Story - (7/10): The story of Uprising is a mixed bag, or, rather, its execution is. Uprising has dialogue occurring constantly throughout the gameplay. This execution allows all character and story development to occur during gameplay, thus making there to be no need for traditional cutscenes. The end result is a unique and effective way to portray the story. Its this story execution that isn't the problem, but the dialogue itself. The story of Uprising is full of great characters, epic scenarios, and powerful themes. The story is one of a war between the gods and the humans caught in between, and its a very interesting story to go through. However, there is one x-factor: the comedy. Almost everything that comes out of a characters mouth in the game is a joke. At first, this isn't a huge problem, because the game comes off as a comedy, and the jokes are pretty funny, but when the heavy themes start to come into play, the jokes just feel forced and unneccessary. The comedy never ruins the story, because its not hard to tell when the characters are serious, even when they're joking, but it all comes across as a mediocre execution of a balance between comedy and drama. This is disappointing considering Nintendo has perfected the balance of comedy and drama with their Paper Mario series.

There is one more problem with Uprising's story execution: it goes by WAY too fast. Despite being a pretty lengthy game, characters come and go almost instantly, conflicts are settled very quickly, and incredible vistas are played through very quickly. It's not that recycling areas and bosses would have been better for the game, but longer missions and getting more dialogue from characters other than Pit and Palutena. In the end, despite having a large cast of characters and incredible vistas and scenarios, only a handful of characters and scenarios are truly memorable due to many just being sped over.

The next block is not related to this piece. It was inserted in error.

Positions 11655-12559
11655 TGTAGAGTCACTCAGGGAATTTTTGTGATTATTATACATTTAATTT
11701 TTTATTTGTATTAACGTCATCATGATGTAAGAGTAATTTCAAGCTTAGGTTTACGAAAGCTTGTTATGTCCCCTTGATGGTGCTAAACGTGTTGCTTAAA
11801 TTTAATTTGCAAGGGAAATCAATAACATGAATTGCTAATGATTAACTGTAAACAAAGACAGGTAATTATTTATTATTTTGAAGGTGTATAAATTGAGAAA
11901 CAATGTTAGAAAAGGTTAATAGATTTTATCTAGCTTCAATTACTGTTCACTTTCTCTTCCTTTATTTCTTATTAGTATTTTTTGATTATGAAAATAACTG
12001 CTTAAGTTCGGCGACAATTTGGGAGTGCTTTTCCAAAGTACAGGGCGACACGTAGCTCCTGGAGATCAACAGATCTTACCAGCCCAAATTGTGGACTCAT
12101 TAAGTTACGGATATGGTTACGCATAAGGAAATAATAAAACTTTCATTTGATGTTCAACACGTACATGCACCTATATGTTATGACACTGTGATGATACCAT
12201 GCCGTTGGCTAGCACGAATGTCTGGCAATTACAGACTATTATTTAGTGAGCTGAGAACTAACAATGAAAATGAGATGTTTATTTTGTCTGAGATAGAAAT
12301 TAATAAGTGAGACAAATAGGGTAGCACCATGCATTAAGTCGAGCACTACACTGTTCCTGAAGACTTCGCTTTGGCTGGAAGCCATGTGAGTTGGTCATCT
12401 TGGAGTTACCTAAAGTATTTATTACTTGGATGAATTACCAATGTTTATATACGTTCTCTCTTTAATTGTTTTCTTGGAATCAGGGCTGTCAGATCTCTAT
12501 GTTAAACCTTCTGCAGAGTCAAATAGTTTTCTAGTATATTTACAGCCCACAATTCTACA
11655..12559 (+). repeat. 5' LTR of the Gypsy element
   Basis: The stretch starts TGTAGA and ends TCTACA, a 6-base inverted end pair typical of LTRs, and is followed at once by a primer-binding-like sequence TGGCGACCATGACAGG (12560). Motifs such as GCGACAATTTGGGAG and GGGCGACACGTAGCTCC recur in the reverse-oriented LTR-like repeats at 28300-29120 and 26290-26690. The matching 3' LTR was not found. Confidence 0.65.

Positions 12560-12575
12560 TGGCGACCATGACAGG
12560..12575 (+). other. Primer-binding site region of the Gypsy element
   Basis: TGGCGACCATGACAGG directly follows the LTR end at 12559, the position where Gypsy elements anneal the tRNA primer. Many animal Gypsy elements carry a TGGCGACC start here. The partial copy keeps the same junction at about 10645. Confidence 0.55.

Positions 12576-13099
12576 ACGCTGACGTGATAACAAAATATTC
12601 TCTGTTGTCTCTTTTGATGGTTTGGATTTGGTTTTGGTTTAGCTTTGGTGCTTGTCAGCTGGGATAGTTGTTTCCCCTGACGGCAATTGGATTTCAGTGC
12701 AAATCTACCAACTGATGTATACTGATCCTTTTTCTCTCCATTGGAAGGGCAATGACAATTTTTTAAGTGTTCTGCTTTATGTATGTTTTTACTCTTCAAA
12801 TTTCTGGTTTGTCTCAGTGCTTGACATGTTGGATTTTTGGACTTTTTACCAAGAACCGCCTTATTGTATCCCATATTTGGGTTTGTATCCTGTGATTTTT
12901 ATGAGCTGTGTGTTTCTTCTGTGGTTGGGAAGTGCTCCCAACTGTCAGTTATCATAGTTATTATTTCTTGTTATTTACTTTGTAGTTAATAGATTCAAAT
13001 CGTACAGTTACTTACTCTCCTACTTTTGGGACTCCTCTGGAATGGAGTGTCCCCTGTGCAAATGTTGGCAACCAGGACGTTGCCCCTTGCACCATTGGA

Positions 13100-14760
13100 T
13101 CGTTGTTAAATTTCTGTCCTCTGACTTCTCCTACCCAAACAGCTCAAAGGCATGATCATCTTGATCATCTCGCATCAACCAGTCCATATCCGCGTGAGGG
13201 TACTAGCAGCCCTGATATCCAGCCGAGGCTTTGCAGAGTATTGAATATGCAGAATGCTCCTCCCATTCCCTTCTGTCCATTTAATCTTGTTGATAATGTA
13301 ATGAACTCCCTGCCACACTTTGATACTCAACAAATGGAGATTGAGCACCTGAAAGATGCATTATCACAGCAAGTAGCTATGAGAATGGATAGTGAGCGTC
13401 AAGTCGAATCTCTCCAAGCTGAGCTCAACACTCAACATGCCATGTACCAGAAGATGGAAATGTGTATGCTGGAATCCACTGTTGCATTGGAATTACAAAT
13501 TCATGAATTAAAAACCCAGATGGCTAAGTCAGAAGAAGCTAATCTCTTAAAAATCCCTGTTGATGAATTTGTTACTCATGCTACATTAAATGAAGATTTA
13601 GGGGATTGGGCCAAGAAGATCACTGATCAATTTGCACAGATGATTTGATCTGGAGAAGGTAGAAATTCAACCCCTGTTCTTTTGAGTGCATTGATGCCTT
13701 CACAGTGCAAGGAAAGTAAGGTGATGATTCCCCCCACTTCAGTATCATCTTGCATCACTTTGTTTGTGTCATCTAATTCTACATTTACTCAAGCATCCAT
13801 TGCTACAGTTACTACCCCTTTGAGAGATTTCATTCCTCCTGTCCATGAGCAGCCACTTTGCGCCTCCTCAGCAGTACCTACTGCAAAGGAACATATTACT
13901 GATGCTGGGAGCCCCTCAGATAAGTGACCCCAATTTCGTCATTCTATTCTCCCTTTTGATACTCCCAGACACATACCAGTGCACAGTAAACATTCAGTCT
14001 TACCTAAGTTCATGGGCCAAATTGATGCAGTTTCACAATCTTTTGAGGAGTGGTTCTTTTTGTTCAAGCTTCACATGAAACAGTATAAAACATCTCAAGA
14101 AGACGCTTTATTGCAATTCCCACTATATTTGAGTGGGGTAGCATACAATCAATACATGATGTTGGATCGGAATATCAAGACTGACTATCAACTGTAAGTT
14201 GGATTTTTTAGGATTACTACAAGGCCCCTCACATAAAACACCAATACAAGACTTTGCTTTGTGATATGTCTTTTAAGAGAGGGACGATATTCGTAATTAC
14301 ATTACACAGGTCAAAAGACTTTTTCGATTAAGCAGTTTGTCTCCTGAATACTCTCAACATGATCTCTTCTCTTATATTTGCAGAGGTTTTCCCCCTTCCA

Overall, the story is pretty impressive for its genre, mainly due to the heavy themes it tackles and how it executes it with the setting of a world of gods and humans. However, poor dialogue and pacing execution keeps the story from being a timeless one.

Replay Value - (10/10): Dozens upon dozens of weapons, ability to create an endless amount of unique weapons, 300 different and challenging challenges to complete, a superb online multiplayer, and over two dozen unique stages makes for a game brimming with content. It'll be a long time before you run out of things to do.

Satisfaction - (8.5/10): Uprising is a very, very impressive game. The massive amount of content, the great gameplay, and incredible graphics and sound make for an experience that has a really powerful first strike. However, over time, Uprising's blows become weaker and weaker; a reaction from the game's quick pace and so-so dialogue execution, and while these flaws are things that comes with the territory as a 3D-action/Shooter, it still feels like Uprising could have been something grander.


The score I should give it - (9.5/10): When looking at Uprising from a purely professional perspective, it's nearly flawless. The gameplay has no major flaws, only small annoyances. The graphics and music are perhaps the best in gaming today. And the replay value is through the roof. The only "flaw" is the so-so execution of the story; however, in a 3D-action shooter, a great story is not exactly what one would expect; however, that doesn't mean the game can't have one, and Uprising's story, despite its comedic style, is still better than those found in other modern 3D-action games. Overall, the game really just speaks for itself.

The score I want to give it - (8.5/10): Uprising delivers the type of gaming experience that we have come to expect from Sakurai: a content-packed, simple-to-control, and beautiful experience. With Uprising, Nintendo has truly set the bar on how amazing a game can look and sound; the graphics and music really are the game's most impressive qualities. The other factors are no slouches either, but they are not as impressive. I truly wish the story execution was better; if it was, Uprising would probably have a more lasting impact. Regardless, the sheer amount of content the game has is incredible and a true testament to Sora's talent as a developer, and Uprising deserves to be recognized as one of the best games of recent times; however, I feel that the only reason Uprising stands out so much is because of the sheer lack of high quality titles coming out in recent years.